By Paul Gardner
Are teenage players getting a fair shake?
How is it that there are so few teenage stars in pro soccer? Are the young players simply not there?
Unlikely, in my opinion. Or could it be that the modern game of soccer doesn’t know how to handle outstanding youngsters? Much more likely, I’d say.
We had the Pele phenomenon
in 1958. A 17-year-old who scored six goals for Brazil in that year’s World Cup and became a vital player on a team that was already full of brilliance. In fact, with a hat trick in the
semifinal against France, and two more goals in the final against Sweden, it was not much of an exaggeration to say that Pele -- at 17 -- had given Brazil its first-ever World Cup triumph.
At the time, I recall a widespread admiration for Pele, plus a feeling that he had broken a barrier, and that a steady flow of brilliant teenagers would follow.
So much for that. It is
chastening -- quite shocking, really -- to realize that in 58 years no teenager has even come close to repeating Pele’s triumph.
During all those years, not a single teenage soccer
player has ever been able to make any impression on a World Cup tournament. That certainly emphasizes the brilliance of Pele. But it doesn’t sound right. Something must be wrong somewhere.
That may well be. It could be that teenage players are being denied the chance to prove their worth. Not, of course, as part of a deliberate anti-youth policy by the sport. Rather the opposite.
The modern game now knows a great deal about “youth development,” it has armies of highly qualified experts offering advice on the dangers involved in pushing boys too hard, too soon.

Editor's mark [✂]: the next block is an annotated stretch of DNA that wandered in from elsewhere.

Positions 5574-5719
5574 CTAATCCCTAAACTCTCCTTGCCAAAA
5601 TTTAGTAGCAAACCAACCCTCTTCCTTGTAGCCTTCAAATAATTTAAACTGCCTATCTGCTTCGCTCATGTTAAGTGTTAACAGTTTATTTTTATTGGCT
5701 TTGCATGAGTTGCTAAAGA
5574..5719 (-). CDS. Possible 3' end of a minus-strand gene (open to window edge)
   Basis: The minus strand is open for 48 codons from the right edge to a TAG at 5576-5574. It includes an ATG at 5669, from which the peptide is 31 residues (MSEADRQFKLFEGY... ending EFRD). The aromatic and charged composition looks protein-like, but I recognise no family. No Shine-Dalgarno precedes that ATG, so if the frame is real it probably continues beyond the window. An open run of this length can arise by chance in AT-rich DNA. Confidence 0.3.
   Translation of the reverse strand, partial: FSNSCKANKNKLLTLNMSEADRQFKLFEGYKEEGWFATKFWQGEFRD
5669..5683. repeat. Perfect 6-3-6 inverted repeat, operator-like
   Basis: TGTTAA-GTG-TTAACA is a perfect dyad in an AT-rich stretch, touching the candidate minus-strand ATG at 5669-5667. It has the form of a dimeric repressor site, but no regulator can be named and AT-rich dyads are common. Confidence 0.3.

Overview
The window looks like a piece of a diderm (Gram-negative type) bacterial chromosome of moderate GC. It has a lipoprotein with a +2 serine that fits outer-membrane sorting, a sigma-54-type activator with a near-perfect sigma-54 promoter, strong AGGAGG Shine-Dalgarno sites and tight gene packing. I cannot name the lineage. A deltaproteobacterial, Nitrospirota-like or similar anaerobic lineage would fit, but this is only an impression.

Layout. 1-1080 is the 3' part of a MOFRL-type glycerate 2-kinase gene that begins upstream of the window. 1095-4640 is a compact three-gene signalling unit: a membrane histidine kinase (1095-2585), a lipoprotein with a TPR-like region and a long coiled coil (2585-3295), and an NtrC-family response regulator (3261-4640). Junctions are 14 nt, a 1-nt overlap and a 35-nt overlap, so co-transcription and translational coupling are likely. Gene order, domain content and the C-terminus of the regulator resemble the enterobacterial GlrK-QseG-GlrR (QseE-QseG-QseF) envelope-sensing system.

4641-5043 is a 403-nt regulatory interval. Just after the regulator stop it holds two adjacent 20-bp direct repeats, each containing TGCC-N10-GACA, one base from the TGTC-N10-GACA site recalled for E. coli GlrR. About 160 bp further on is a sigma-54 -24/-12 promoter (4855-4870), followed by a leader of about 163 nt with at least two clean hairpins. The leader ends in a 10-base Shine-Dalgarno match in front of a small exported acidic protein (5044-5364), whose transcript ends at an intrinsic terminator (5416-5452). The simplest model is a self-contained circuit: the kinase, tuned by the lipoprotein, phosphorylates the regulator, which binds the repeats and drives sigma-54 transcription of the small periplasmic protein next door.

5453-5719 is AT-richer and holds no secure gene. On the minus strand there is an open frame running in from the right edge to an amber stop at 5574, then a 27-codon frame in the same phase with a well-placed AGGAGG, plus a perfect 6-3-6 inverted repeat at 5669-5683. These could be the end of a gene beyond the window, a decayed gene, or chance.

Obviously, it was a simpler world in 1958. The Brazil coach, Vicente Feola, actually had another teenager on his team, 19-year-old Jose Altafini, who scored twice in a 3-0 win over
Twenty years later, things had changed mightily. The 1978 World Cup in Argentina was coming up. And an Argentine teenage wonder, Diego Maradona, was causing a stir. He was
already, at age 16, a starter for Argentinos Juniors, he was scoring spectacular goals. In a 1977 interview, Coach Cesar Menotti teasingly dodged all my questions about Maradona’s chances of
making the team. “We shall see,” was about as far as I could get.
Maradona did not make the team. Menotti, we were told, thought he wasn’t ready yet. But Argentina won
the World Cup without him, so no one really argued the point. Maradona’s World Cup triumph came in 1986 -- when he was
Has the attitude to starlets become over
protective? The case can certainly be made. In other words, we see fewer teenage stars nowadays. Modern “youth-development” thinking holds them back.
The topic of teenagers
has been in the news lately because of the goal-scoring exploits of Manchester United’s 18-year-old Marcus Rashford. An interesting story, this. Rashford got his chance to shine only because of
a freak injury to a teammate -- the 20-year-old Anthony Martial -- who was injured during the warm-up immediately before a game against the Danish team Midtjylland. Rashford played, and scored
He certainly did not look like a nervous, over-awed kid. He has scored three more goals -- two in a 3-2 win over Arsenal, and the lone goal with which ManU beat ManCity. That game